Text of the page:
Farewell to arms is roster fear

O's again opt to keep but 11 pitchers in final juggling for opener

Ponson pounded in finale

Garcia gets raves, spot

Otanez here, Linton due

April 04, 1999|By Joe Strauss | Joe Strauss,SUN STAFF

HOOVER, Ala. -- The Orioles finalized their Opening Day roster yesterday by following the path of least resistance. They also may have exposed themselves to the same pratfall as last season by opting to keep 11 pitchers rather than manager Ray Miller's stated preference for 12.

The joint verdict of general manager Frank Wren and Miller was announced following the Orioles' unsightly 8-7 loss to the Philadelphia Phillies at Hoover Metropolitan Stadium outside Birmingham, Ala. The loss dropped the Orioles to 13-12 for the spring, a largely meaningless statistic.

However, it also featured another blowup by a starting pitcher -- Sidney Ponson this time -- giving rise to fresh concern about the starting rotation.

The Orioles will begin the season tomorrow without a fifth starter on their roster. Scott Kamieniecki was placed on the disabled list yesterday with a strained hamstring suffered March 19. Because Kamieniecki's turn wouldn't arrive until April 11, the Orioles reassigned his projected replacement, Doug Linton, to the minor leagues. The shuffle is a technicality as Linton accompanied the club to Baltimore last night. It also allowed the club more time to free a spot on its 40-man roster for Linton.

Wren also announced the optioning of pitcher Jason Johnson to Rochester while officially stating that nonroster reliever Mike Fetters, third baseman Willis Otanez and rookie second baseman Jesse Garcia had made the team.

"We're going into the season pretty healthy. We don't have any excuses," Miller proclaimed afterward.

None will be accepted. Given Friday's trade for Kansas City Royals first baseman/outfielder Jeff Conine, the Orioles enter the season with a payroll approaching $84 million. As illustrated by the corresponding release of veteran catcher Chris Hoiles, Wren is not bound by past loyalties.

Wren and Miller have downplayed the team's struggle for runs as well as cleanup hitter Albert Belle's slow-developing power. Belle finished camp with one home run in 58 at-bats. The Orioles' .243 team average ranked last in both leagues.

"It's ridiculous to draw any conclusions from these games. They don't count," insisted left fielder B. J. Surhoff. "You start forming impressions Monday. That's when it counts."

Surhoff withheld judgment about the club's new mix except to acknowledge the strong impression made by Garcia, a former Golden Gloves boxer who hit a combined .287 between Bowie and Rochester last season. Garcia's strong defensive play in Havana on March 28 saved an exhibition win over a team of Cuban all-stars. "He obviously showed he can do some things and belongs to be here," said Surhoff, one of the clubhouse's more understated members.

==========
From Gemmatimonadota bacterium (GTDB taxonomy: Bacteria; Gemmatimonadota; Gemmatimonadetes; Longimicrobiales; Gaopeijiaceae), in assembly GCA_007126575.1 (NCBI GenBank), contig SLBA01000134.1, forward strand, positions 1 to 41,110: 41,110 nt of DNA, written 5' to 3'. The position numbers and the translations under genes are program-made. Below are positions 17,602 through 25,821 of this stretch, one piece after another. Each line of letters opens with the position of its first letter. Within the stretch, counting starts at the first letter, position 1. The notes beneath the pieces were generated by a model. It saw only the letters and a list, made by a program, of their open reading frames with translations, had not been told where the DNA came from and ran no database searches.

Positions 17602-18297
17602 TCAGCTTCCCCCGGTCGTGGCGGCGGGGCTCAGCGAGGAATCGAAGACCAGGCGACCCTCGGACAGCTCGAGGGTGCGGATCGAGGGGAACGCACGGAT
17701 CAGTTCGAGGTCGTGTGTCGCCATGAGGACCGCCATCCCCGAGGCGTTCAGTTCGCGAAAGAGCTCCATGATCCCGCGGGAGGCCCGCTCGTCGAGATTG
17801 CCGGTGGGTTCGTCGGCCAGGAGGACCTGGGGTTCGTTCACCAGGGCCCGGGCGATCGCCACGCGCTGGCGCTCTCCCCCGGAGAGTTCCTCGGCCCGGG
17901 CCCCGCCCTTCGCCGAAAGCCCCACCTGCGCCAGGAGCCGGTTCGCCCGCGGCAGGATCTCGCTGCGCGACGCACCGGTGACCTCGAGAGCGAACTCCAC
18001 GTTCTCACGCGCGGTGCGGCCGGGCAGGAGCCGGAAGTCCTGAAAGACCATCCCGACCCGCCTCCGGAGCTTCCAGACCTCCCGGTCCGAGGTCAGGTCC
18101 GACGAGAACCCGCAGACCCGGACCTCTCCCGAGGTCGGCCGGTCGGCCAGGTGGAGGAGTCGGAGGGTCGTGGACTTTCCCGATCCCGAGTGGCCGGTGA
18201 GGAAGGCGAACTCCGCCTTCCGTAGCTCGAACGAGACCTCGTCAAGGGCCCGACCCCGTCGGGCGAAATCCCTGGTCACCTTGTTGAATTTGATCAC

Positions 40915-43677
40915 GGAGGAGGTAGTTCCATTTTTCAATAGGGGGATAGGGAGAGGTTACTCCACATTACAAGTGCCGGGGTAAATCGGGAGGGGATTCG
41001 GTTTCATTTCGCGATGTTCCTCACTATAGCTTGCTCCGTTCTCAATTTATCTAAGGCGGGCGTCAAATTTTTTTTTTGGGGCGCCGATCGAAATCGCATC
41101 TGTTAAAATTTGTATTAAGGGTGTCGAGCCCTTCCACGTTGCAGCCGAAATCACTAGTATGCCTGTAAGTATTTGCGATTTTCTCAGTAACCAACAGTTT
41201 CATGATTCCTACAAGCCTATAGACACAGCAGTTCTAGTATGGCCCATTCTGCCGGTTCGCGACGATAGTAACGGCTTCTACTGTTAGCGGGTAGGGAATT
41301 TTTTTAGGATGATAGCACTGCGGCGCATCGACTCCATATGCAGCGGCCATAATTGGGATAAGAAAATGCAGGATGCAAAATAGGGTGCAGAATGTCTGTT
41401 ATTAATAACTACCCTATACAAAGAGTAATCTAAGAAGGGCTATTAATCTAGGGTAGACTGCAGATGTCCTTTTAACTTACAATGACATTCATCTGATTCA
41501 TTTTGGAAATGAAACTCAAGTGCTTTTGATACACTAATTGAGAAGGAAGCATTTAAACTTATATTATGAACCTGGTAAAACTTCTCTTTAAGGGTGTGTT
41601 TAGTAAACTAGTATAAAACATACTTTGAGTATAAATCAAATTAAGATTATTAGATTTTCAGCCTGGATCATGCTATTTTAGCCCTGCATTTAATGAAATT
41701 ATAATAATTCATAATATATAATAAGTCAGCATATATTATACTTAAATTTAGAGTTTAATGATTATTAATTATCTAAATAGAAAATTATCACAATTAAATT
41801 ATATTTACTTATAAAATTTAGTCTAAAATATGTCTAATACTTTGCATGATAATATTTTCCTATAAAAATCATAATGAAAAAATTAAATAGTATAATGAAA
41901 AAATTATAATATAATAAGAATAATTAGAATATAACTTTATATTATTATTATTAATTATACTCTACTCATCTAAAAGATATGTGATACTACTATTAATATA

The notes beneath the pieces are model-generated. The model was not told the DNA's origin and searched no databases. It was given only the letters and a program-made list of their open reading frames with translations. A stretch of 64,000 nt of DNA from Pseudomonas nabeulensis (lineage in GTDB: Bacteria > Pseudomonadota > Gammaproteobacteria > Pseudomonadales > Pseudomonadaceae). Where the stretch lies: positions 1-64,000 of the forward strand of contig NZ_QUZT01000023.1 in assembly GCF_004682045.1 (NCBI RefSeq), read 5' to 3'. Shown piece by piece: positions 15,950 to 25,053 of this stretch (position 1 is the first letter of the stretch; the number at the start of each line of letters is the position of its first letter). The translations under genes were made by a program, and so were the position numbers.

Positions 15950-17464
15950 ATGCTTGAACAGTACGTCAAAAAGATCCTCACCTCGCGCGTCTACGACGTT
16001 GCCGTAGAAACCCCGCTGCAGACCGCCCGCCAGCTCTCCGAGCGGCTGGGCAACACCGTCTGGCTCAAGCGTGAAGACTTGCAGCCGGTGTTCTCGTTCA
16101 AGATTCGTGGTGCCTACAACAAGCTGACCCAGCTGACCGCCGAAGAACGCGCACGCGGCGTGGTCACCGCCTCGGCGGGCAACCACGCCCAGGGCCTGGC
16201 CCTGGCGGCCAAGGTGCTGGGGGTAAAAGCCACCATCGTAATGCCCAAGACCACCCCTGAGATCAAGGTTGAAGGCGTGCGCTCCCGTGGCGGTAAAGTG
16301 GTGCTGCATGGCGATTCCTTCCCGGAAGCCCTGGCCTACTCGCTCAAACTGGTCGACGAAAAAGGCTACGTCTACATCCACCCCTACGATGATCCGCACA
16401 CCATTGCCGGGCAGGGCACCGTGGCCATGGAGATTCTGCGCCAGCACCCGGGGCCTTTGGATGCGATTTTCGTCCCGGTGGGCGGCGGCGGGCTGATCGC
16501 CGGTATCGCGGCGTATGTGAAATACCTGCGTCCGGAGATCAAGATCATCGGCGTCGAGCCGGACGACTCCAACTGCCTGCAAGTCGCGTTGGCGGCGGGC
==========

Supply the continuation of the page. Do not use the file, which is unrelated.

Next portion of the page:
"The guy who has made me take notice the most is Garcia," Wren said.

"I don't think there's as much pressure catching ground balls in front of 40,000 people at Camden Yards as there is in front of 20,000 people watching you get your head beat in," said Miller of Garcia's pugilist makeup. "He may be here a week; he may be here two weeks; he may be here 15 years. What I do know is he's here now."

Garcia was predictably buoyed, though his stay may end soon if starting second baseman Delino DeShields exits the disabled list as hoped later this week. In the meantime, he will back up Jeff Reboulet at second and serve as a late-inning defensive replacement or pinch runner.

"I've always heard that hard work pays off. To me, this is the proof," said Garcia, a former 26th-round draft pick long overshadowed by more physically imposing players.

The larger issue remains pitching. The Orioles led the Grapefruit League in ERA for most of spring, but have recently winced over Kamieniecki's injury and a lack of innings accumulated by Ponson and Scott Erickson. Erickson, for one, yesterday questioned the spacing of his starting assignments and low pitch counts, calling them "a little odd but everybody's got their own thing."

Miller is concerned enough over Erickson's recent struggles that he may be mulling a reunion with favored catcher Lenny Webster.

Ponson allowed six earned runs in one inning yesterday and did not return for the second. He continues to experience tenderness on his right middle finger, which is prone to blisters.

Meanwhile, Kamieniecki will be examined further today as suspicion grows he may be suffering from something more acute than a strained hamstring.

"We know we've got depth down the road a little ways. Even without him we feel very comfortable about our rotation," Wren insisted.

Still, the Orioles tried frantically to obtain another quality starting pitcher this winter when Kamieniecki's return from disk fusion surgery was considered iffy. Now they appear willing to hand over the role to Linton, who has not made a major-league start since undergoing Tommy John elbow surgery in 1997. For his part, Linton forced the issue by allowing only two earned runs in 20 innings, an 0.90 ERA.

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